7 Questions You Need to Ask When Choosing a Bank
There are thousands of options out there, but by asking the right questions, you can make sure you’re choosing the best bank for you and your needs.
Choosing a bank—whether it’s your first bank, you’re looking to open a specialized account, you’re considering an online bank, or you’re looking for different banking services—from the wide array of options out there can be daunting. Of course you know what you need (checking or savings account, a high-interest account, etc.) but, in the moment, you may forget to ask about important details that could make or break your banking experience.
To help you figure out how to choose a bank, we spoke with Anthony Giorgianni, Associate Finance Editor at Consumer Reports, about the questions you need to ask when you’re looking at a new bank. Remember to ask these questions or research them before you commit to a bank account, and you’ll save yourself a lot of hassle (and maybe even some money).
1. What fees are there?
All banks have penalty fees for things like overdrafting an account, but many also charge fees simply for having and using a checking or savings account (or even for getting paper statements!). “It’s really important to know what the fees are and how you avoid them,” Giorgianni said.
Many banks that do charge checking and savings fees have requirements—such as a minimum balance, a certain number of debit card transactions per month, or a qualifying monthly direct deposit amount—that, if met, waive the monthly fee. If your bank does charge these kinds of fees, be sure you’re able to meet the requirements to avoid them. If you’re not, you may want to consider a different bank.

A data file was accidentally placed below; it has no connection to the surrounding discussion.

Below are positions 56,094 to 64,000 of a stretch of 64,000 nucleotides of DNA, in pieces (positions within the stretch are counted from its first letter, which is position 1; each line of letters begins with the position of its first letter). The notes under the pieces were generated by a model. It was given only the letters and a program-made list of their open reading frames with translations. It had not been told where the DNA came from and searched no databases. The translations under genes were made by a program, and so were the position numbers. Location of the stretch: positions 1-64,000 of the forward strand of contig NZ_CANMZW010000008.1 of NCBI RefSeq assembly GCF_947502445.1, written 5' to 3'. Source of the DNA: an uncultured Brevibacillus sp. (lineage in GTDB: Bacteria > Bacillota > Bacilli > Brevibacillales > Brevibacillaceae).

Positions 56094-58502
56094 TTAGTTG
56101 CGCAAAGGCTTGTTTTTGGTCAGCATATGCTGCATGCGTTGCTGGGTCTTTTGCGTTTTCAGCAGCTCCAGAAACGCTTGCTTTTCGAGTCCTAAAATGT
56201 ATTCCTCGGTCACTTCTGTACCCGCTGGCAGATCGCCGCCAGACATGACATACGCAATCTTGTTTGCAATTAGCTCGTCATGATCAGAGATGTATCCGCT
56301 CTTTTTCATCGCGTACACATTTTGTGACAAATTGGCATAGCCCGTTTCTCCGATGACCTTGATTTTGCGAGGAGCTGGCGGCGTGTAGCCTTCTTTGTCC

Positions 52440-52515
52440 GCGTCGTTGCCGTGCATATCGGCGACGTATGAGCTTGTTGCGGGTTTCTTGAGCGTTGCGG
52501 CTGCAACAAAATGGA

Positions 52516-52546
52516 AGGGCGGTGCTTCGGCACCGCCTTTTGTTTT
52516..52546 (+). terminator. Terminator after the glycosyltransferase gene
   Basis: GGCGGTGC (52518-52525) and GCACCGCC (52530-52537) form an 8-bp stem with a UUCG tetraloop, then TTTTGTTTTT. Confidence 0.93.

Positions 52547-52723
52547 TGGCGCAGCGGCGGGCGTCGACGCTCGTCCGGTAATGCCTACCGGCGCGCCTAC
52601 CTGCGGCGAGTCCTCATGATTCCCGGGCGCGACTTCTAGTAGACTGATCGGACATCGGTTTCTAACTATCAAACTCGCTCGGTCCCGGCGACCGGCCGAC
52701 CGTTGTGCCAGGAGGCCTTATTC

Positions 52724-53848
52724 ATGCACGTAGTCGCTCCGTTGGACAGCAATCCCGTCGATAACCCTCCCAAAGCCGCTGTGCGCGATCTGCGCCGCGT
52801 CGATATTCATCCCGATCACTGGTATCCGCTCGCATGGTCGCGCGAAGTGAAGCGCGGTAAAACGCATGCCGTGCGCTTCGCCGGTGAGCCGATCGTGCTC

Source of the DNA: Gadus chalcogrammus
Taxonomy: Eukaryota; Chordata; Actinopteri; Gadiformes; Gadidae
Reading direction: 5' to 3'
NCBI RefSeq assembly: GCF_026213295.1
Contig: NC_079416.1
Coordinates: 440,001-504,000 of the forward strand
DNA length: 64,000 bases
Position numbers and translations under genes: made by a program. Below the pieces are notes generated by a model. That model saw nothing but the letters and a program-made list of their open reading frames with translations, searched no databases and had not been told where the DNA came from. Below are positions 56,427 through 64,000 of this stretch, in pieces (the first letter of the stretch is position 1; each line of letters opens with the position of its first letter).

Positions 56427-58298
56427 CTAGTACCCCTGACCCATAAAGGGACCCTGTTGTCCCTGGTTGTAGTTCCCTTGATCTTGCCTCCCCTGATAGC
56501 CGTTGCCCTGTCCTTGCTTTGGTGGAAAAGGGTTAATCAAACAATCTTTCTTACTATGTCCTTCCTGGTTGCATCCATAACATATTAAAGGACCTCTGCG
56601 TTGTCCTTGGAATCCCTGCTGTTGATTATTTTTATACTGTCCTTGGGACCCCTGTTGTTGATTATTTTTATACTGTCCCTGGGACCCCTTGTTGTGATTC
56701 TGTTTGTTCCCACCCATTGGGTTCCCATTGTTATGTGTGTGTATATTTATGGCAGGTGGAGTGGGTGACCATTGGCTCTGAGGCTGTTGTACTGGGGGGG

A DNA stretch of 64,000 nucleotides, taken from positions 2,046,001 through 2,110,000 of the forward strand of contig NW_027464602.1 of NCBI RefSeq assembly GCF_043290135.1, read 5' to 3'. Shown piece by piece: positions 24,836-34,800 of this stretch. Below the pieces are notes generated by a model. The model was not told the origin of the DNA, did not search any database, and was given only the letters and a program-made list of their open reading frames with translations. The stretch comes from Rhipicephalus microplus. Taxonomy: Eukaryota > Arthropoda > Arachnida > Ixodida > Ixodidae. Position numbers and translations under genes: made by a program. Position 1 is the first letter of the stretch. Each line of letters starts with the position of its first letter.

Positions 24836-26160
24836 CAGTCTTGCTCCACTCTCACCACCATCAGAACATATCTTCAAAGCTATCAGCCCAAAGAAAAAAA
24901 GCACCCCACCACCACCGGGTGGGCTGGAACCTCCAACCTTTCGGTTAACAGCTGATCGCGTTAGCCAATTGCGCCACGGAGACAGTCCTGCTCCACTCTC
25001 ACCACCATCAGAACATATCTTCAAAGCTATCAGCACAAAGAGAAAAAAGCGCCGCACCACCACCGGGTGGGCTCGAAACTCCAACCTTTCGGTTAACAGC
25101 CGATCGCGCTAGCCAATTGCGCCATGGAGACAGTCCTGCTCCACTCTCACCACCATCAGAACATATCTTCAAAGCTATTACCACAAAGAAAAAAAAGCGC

2. What are the account requirements?
Some banks have minimum requirements for opening an account: a minimum balance, for example. Be sure you’re able to meet that requirement, but also be aware of what might happen if your balance falls below that minimum. Giorgianni said some banks will even close your account if your balance is below a certain amount: Be sure your account’s minimum requirement (if it has one at all) is one you can easily maintain. (And pay attention to make sure you’re not keeping too much money in the bank, too.)
3. Where are your ATMs?
It happens to all of us: You join a local bank or credit union and soon learn—while traveling, for example, or after a move—that, as great as its offerings are, it doesn’t have many ATMs, and the ATMs it does have aren’t conveniently located. You may not use ATMs often these days, but you never want to be caught in a bind where you’re forced to pay a fee to use another bank’s ATM in order to withdraw your own cash.
“It’s really important, for a local bank, that it has ATMs where you need them,” Giorgianni said. “I can’t emphasize that enough, because people forget. They’ll open an account in a small bank and it just doesn’t have ATMs where they need them.”
If you’re committed to a smaller or local bank, check to see if it reimburses for ATM fees. If it doesn’t, be sure you are in an area where its ATMs are widely available; if you move, especially to a different state, you will likely need to switch banks.
4. Are there withdrawal or transfer limits?